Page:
New York New York is a “helluva town”. The 1944 musical On the Town did not mince matters. I was there recently and since my return have read about its out-of-the-way museums, its public art, co-working spaces and constant references to the High Line, which is rarely out of the news. The long, elevated west-side park gave new meaning to re-use of old freight lines, with its recycled timber seating, plants, grasses, water displays, and peep-hole steps for watching the traffic passing below. Endless fantastic views into a city’s industrial, commercial and residential heartland are added to by glamorous new apartment blocks gentrifying the Chelsea district and turning the cost of living there topsy-turvy for its long-term residents.
I travelled in from Nyack, an arty, historic Southern Highlands-type town on the Hudson some 50 kilometres north of Manhattan, a bus and then local or express train from Tarrytown (pronounced as a lilting James Stewart by the guards on trains that still clickety-clicked the tickets). We passed the new Tappan Zee bridge under construction a few metres noth of the origianl cantilever bridge. Work on the new dual-span twin bridge began in 2013 for targeted completion in 2017 and judging by the registration plates in a car park near an accessible part of the site it is attracting workers from right across the country.
Image: New NY Bridge
The train passed foliage turning all shades of red, and went down through the Bronx and Harlem, to arrive at Grand Central Terminal, on 42nd street like Times Square but in its own domain. Said to be the world’s largest station by number of tracks and number of platforms, some 10,000 people come into Grand Central just to have lunch. Besides the Beaux-Arts architecture, marble columns, sweeping staircases and vast main concourse area (and a massive Big Apple insignia marking the first level store and the city itself) I was so impressed by its organisation, clear signage to tracks and subways and an information booth in the centre of the concourse area whose numerous staff were not afraid to pull out a timetable to rapidly roll out times and track numbers.
The bathrooms were even cleaned regularly, felt pads soaked up dribbling soap dispensers and powerful hand driers meant that, for once, I avoided chapped hands even when the weather turned cold.
Generally I was lucky, pounding the blocks in warm sun, 10 per mile I understand, in that pulsating New York motion, realising how important wide pavements are even though the city at the moment is a construction site with fencing and scaffolding everywhere. There were details, such as heavy doors (catering for what is a cold climate) and uniform slim door hardware in many outlets in New York and also Philadelphia, which I also visited). Three levels of drinking fountains cater for children, adults and people in wheelchairs; loud cafes with artisan bread have a city thrum from brick walls and concrete floors; and the new Whitney Museum’s details are for more than the art work. I admired the way the millet bread rolls were embedded within tightly chequered napkins. Eataly, a deli with different types of coffee (none of which as good as my favourite flat whites here), wine, pizza, cheese, cold meats, near the triangular Flatiron Building on 5th Avenue where cabbages were growing in fluted stone roadside containers.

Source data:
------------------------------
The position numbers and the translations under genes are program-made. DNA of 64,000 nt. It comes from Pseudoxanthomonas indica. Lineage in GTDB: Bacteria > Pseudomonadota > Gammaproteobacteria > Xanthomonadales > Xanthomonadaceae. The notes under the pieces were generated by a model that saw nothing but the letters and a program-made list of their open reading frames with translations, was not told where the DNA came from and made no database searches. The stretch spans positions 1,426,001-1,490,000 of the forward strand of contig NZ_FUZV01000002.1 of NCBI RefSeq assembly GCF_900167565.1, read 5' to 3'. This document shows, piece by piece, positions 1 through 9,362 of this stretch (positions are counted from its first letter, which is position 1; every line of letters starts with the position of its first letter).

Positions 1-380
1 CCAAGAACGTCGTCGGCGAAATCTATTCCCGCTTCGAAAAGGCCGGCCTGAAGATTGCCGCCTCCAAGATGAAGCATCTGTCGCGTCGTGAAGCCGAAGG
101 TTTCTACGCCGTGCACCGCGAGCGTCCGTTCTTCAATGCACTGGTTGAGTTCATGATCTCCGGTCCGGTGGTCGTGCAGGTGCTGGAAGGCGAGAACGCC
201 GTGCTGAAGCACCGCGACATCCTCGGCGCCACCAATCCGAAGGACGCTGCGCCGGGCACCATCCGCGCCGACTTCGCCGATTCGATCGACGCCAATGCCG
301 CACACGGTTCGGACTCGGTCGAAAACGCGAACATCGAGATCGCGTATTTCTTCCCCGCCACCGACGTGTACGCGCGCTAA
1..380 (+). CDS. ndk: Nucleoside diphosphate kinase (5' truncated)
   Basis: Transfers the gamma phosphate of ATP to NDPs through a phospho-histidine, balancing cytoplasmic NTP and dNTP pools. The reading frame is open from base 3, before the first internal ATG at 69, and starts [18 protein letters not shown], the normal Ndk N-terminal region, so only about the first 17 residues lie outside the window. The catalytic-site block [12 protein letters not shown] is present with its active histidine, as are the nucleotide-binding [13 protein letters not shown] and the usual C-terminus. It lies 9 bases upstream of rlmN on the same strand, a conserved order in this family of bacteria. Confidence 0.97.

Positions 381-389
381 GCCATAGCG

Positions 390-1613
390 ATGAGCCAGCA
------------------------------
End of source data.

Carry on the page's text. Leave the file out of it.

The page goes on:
Image: Prodigy Network
I loved the subway’s Metro Card, one fare for all trips and turnstile exits with no need to tap off (Sydney’s Opal cards please note), and the need to discover unexpected places as when the memory card in my camera was full and my cousin took me to an old-fashioned specialist camera shop in a high street so unlike the sprawling suburbs around it; no this was not NY City.
Then there are the coincidences that make you pinch yourself, such as when I was admiring the cobblestone Meatpacking District to hear my name called and see a well-bearded Bill Dowzer, BVN Principal who have set up in WeWork co-working space in Brooklyn’s Dumbo (Down Under the Manhattan Bridge Overpass) before a planned re-location to another space in Penn Station as they pursue North American work in law firms who wish to change their whole approach to design. I could not get over this instance in twilight New York of the firm’s bump factor. Who needs an office?
And then there is the sight of architectural icons, historic Empire State Buildings and Rockefeller Centres, and elegiac, the Ground Zero perpetual waterfalls and etched tributes to the 9/11 victims. All this, and more, reminds me of the building industry’s reach into all facets from products to transit, design to sustenance, density to parks, bridges to pavements, public art to scaffolding, construction to maintenance, landscape to home.
Deborah Singerman runs her own writing, editing, proofing and project managing consultancy specialising in the urban built environment and community. @deborahsingerma